Kat, exactly how does the subject of disabilities tie in to Presidents’ Day?? Hmmmm……

      • Bill S. Says:

        One of my mother’s aunts, Francis Folsom, was married to Grover Cleveland, the only president to serve, be defeated for re-election, and then serve again four years later.

      • Kat Says:

        The musings don’t always relate to the holiday unless it’s a big one like Christmas, Valentine’s Day or even the 4th when we did stuff in honor of the day. We never did have anything big except have the week off when Presidents Day came.

        The music usually reflects the holiday.

      • Kat Says:

        That’s kind of cool to have a first lady in your family tree. How far away an aunt was she given when he served, both times?

    • Kat Says:

      Hi Caryn,
      Those are really interesting people, and I loved hearing about their peculiarities. I wonder why she called herself The Licensor, and I wonder if the man ever found what he wa looking for before he died?

      We got warmer this afternoon and my sidewalk snow melted, but we didn’t have the drop of the last few days.

      I napped-that is enjoying the day!!

      Have a great night.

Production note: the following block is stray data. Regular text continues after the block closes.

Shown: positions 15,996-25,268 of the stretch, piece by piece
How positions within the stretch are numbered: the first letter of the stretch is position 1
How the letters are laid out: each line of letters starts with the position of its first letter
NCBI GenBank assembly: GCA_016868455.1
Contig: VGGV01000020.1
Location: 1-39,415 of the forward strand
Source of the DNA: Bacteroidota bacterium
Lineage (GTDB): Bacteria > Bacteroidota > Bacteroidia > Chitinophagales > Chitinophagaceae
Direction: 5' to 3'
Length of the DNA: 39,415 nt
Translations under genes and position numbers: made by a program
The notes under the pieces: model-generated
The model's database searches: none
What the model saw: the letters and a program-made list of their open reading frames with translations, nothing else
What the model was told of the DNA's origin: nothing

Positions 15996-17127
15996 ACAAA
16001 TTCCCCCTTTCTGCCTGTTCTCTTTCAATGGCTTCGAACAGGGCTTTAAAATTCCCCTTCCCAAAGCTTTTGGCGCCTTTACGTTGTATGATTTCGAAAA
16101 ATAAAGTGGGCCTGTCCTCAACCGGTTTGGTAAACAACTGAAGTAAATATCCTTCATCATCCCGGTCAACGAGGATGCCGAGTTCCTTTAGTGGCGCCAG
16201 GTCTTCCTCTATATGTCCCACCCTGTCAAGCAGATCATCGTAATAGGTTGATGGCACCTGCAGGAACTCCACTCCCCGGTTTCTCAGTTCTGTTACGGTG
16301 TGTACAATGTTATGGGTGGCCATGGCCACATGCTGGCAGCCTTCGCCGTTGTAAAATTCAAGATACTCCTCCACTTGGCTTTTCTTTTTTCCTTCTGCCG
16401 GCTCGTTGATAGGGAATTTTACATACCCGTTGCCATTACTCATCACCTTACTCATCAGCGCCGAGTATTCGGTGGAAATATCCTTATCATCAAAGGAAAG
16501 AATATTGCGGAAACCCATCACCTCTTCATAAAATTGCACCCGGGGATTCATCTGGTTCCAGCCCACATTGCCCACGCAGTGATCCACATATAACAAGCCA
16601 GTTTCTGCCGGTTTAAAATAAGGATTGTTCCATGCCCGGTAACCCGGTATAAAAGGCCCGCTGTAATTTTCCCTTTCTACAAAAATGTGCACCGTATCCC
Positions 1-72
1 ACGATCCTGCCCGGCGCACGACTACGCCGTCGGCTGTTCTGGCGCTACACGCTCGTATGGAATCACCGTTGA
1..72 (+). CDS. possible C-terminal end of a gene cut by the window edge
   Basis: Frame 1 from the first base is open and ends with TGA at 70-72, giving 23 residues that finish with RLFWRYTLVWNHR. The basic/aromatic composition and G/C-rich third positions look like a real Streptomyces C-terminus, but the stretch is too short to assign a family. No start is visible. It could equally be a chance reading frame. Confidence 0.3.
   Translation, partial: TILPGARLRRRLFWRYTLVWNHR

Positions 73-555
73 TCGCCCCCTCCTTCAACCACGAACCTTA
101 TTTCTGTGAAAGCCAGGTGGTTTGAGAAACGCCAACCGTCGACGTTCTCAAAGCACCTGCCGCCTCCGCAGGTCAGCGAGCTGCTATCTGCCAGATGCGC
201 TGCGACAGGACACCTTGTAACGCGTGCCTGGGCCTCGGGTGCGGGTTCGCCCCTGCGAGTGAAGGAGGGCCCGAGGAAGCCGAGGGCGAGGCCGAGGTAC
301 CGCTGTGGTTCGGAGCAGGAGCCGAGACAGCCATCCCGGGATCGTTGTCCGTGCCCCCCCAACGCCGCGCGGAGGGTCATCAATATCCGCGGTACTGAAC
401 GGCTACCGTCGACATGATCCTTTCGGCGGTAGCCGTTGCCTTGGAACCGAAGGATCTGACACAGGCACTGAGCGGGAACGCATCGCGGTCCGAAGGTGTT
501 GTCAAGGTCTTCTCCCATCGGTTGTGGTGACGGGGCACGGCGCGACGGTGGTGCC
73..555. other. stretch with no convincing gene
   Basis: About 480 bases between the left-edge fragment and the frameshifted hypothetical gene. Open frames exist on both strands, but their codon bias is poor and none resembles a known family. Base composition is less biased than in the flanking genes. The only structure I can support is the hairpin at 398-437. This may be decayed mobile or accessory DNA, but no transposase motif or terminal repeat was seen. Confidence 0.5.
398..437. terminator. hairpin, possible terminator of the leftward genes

5. Bob Says:

    Unfortunately, when you and I were growing up people with disabilities, especially developmentally disabled people, were put away in institutions to languish until they died. Out of sight and out of mind. It took the courage of President H.W. Bush to sign into law The Individuals with Disabilities Education Act (IDEA) in 1990.

    This law requires that children with disabilities must be educated by their local school districts in the least restrictive manner. Not in special schools but as much as possible included in with all the other kids. Kids with disabilities are now doing very well, some are able to read, write and most are finding jobs after completing high school. The only sad part is that the federal government has never fully funded the act which requires that the states make up the difference. This has led to a patch work of implementation on a school district by school district basis.